"The biggest problem is that the average person doesn't fully understand how the use tax applies," said Vic Anderson, supervisor in the state Board of Equalization's sales and use tax division. "There is even some misunderstanding with the businesses that register with us. Use tax continues to be our No. 1 area of noncompliance."

Translation: People don't pay it, usually because they don't know about it.

But thanks to data mining, that's slowly changing. California is addressing the noncompliance problem in three ways, Anderson said.

The first is the low-tech option. In an attempt to heighten awareness and encourage voluntary compliance, the state has started putting use tax forms and instructions in income tax booklets that are sent to the public. Seventeen other states have added a line to their income tax forms for much the same reason, Logan said.

Other efforts boil down to more data mining. California has been getting electronic tapes from the Customs Service, which are then employed to find information about California residents who declared overseas purchases when they returned to the U.S.

In addition, the state participates in a "border states caucus" that involves reciprocal tattling about major purchases. If Oregon tax officials notice a lot of out-of-state customers when they audit the piano dealer, for example, they're likely to tip off officials in the buyers' states.

That process is still a bit hit-and-miss, experts say. Not all companies are audited and not all information-sharing agreements are effective. Still, the chance of getting caught is slowly rising.

Once tipped off, California officials would call the piano owner to determine whether a use tax is owed. It isn't always, Anderson points out. If a consumer bought a piano for use in an Oregon vacation home, for example, California couldn't reach up and tax that sale. But if the piano is used in California, it's taxed in California, no matter where it was sold.

Cross-border information sharing arrangements extend well beyond California, of course. All across the country, officials are "taking a closer look at purchases of big-ticket items brought into their states," said Duncan of the Federation of Tax Administrators.

It was just such a pact that tripped up former Tyco Chairman L. Dennis Kozlowski.

Although New Hampshire doesn't have a sales or use tax, it has an information-sharing agreement with New York, which does. After Kozlowski bought millions of dollars of artwork and shipped it from New Hampshire to New York, Kozlowski got hit with charges of evading more than $1 million in New York taxes.

Not every case is pursued with such vigor. When cross-border transactions involve relatively small amounts -- as they often do when consumers buy books, records or clothing over the Internet -- state officials haven't bothered to badger residents into compliance, Logan said, adding that it's simply too time consuming and costly to chase what's owed.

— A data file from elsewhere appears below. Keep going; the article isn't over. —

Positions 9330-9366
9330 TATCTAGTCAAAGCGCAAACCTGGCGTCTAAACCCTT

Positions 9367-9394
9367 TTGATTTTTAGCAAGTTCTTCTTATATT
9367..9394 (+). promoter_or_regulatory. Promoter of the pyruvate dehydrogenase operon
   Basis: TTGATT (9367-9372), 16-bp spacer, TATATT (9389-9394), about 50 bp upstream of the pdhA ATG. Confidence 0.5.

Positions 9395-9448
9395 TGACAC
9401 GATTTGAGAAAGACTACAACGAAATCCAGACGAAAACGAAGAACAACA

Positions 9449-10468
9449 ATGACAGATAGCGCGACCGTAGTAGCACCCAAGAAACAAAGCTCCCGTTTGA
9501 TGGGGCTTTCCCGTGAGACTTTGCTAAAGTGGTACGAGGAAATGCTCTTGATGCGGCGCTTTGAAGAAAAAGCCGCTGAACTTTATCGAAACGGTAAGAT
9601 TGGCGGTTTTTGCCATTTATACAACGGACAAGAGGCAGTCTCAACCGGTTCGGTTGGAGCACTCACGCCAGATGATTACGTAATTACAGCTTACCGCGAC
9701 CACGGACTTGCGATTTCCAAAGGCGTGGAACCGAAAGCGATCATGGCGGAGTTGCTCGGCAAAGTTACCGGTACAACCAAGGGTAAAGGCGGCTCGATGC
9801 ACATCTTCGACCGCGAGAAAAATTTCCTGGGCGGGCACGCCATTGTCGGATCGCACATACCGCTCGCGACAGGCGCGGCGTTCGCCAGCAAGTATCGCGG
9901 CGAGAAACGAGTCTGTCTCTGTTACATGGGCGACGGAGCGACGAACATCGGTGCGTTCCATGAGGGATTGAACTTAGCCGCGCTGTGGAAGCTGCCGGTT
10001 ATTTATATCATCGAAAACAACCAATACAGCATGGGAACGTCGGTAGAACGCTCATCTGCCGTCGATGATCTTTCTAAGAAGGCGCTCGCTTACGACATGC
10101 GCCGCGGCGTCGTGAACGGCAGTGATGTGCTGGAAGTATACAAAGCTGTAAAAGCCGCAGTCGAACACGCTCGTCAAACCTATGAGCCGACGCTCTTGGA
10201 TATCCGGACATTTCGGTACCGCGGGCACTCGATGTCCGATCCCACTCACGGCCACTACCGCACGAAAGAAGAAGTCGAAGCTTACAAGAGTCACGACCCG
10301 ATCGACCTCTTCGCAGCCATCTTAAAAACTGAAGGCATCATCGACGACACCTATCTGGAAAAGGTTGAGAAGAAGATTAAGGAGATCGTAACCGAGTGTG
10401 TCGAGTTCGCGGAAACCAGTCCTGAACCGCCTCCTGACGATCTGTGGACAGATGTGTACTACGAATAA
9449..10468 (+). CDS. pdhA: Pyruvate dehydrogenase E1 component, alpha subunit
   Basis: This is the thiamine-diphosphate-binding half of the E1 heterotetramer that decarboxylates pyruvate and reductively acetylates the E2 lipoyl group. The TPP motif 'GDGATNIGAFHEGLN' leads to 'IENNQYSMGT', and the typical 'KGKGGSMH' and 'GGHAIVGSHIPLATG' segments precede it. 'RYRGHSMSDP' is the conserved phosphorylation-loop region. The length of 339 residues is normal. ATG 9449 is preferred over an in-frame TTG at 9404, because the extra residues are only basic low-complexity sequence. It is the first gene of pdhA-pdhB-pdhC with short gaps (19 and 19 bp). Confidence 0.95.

"In the big picture, it's a lot of money, but on the individual consumer basis, it's nickels and dimes," Logan said. "With smaller transactions, the only way the states can effectively get this revenue is to get the seller to collect it."

States want sellers to collect taxes, even on Internet sales, but retailers aren't always cooperative. And the U.S. Supreme Court has been on the retailers' side. A 1992 decision from the high court said that states couldn't force national retailers to collect sales taxes until the states came up with a consistent set of tax rules.

Until recently, Logan said, states were reluctant to meet the standard imposed by the court. But the growth of Internet commerce has provided a huge incentive for them to do so. Now, more than 30 states have joined a consortium to create consistent rules for sales taxes. If their coalition succeeds in getting a preponderance of state legislatures to go along, Logan said, it will be the first step to imposing taxes in cyberspace.

For its part, California loses about $147 million annually in sales taxes to online purchases, officials say.

Still, implementation of Internet taxes probably is a long way off. At best, Logan estimates, the consortium might be able to swing something by 2005. In the interim, cities and states are stuck with mining their taxpayers to shake loose whatever revenue they can.

"Data mining isn't enough, in and of itself, to bring states through this particular crisis," Duncan said. "But if you're in Iowa and you're looking for $25 million to augment a program, and you can pick it up by better mining your tax base, that's significant."

Or, as Whittier accountant Thomas Theisen put it: "If you are in a situation where you have a shortfall in revenue like the city of Los Angeles does, you have to shake the trees."